A function with three fixed points

In mathematics, a fixed point (sometimes shortened to fixpoint), also known as an invariant point, is a value that does not change under a given transformation. Specifically, for functions, a fixed point is an element that is mapped to itself by the function.

Fixed point of a function

Formally, c is a fixed point of a function f if c belongs to both the domain and the codomain of f, and f(c) = c.

For example, if f is defined on the real numbers by then 2 is a fixed point of f, because f(2) = 2.

Not all functions have fixed points: for example, f(x) = x + 1, has no fixed points, since x is never equal to x + 1 for any real number. In graphical terms, a fixed-point x means the point (x, f(x)) is on the line y = x, or in other words the graph of f has a point in common with that line.

Fixed point iteration

Main article: Fixed-point iteration

In numerical analysis, fixed-point iteration is a method of computing fixed points of a function. Specifically, given a function with the same domain and codomain, a point in the domain of , the fixed-point iteration is

which gives rise to the sequence of iterated function applications which is hoped to converge to a point . If is continuous, then one can prove that the obtained is a fixed point of .

The notions of attracting fixed points, repelling fixed points, and periodic points are defined with respect to fixed-point iteration.

Fixed-point theorems

Main article: Fixed-point theorems

A fixed-point theorem is a result saying that at least one fixed point exists, under some general condition.[1]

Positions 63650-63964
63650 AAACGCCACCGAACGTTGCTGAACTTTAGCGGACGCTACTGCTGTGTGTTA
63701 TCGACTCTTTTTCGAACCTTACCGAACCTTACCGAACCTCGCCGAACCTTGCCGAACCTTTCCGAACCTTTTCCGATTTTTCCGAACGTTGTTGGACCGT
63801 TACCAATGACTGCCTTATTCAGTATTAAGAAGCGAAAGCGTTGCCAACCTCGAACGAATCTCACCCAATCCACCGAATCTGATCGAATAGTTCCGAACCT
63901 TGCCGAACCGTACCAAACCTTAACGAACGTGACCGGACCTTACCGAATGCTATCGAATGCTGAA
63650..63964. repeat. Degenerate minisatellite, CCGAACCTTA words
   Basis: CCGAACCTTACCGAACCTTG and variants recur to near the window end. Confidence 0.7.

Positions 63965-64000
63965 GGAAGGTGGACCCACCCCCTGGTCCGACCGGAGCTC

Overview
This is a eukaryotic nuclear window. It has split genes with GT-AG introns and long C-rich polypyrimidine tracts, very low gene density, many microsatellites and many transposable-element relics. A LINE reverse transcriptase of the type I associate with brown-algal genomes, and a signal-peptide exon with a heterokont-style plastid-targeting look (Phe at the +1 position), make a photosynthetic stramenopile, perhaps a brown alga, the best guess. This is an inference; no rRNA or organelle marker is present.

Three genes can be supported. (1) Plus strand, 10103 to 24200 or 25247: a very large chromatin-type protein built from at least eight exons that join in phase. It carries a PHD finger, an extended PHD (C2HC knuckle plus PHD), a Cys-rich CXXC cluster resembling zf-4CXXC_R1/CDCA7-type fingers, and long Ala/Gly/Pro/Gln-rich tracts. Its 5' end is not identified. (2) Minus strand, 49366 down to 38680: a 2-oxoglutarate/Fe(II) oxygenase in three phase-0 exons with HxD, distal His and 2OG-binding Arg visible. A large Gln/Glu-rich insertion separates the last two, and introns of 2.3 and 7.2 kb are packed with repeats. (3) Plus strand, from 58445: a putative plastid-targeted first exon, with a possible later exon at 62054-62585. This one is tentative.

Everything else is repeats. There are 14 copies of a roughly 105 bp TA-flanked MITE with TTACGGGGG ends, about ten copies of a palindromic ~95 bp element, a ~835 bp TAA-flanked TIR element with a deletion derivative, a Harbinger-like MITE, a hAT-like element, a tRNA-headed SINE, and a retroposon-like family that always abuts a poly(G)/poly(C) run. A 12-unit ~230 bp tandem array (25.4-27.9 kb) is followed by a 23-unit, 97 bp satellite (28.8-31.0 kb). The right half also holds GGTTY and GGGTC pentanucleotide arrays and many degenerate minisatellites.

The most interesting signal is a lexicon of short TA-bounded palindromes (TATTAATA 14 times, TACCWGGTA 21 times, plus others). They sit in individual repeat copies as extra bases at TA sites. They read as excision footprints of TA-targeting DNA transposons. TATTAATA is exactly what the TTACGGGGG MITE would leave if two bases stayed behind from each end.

For example, the Banach fixed-point theorem (1922) gives a general criterion guaranteeing that, if it is satisfied, fixed-point iteration will always converge to a fixed point.

The Brouwer fixed-point theorem (1911) says that any continuous function from the closed unit ball in n-dimensional Euclidean space to itself must have a fixed point, but it doesn't describe how to find the fixed point.

The Lefschetz fixed-point theorem (and the Nielsen fixed-point theorem) from algebraic topology give a way to count fixed points.

Fixed point of a group action

In algebra, for a group G acting on a set X with a group action , x in X is said to be a fixed point of g if .

The fixed-point subgroup of an automorphism f of a group G is the subgroup of G:

Similarly, the fixed-point subring of an automorphism f of a ring R is the subring of the fixed points of f, that is,

In Galois theory, the set of the fixed points of a set of field automorphisms is a field called the fixed field of the set of automorphisms.

Topological fixed point property

Main article: Fixed-point property

A topological space is said to have the fixed point property (FPP) if for any continuous function

there exists such that .

The FPP is a topological invariant, i.e. is preserved by any homeomorphism. The FPP is also preserved by any retraction.

According to the Brouwer fixed-point theorem, every compact and convex subset of a Euclidean space has the FPP. Compactness alone does not imply the FPP, and convexity is not even a topological property, so it makes sense to ask how to topologically characterize the FPP. In 1932 Borsuk asked whether compactness together with contractibility could be a necessary and sufficient condition for the FPP to hold. The problem was open for 20 years until the conjecture was disproved by Kinoshita who found an example of a compact contractible space without the FPP.[2]

Fixed points of partial orders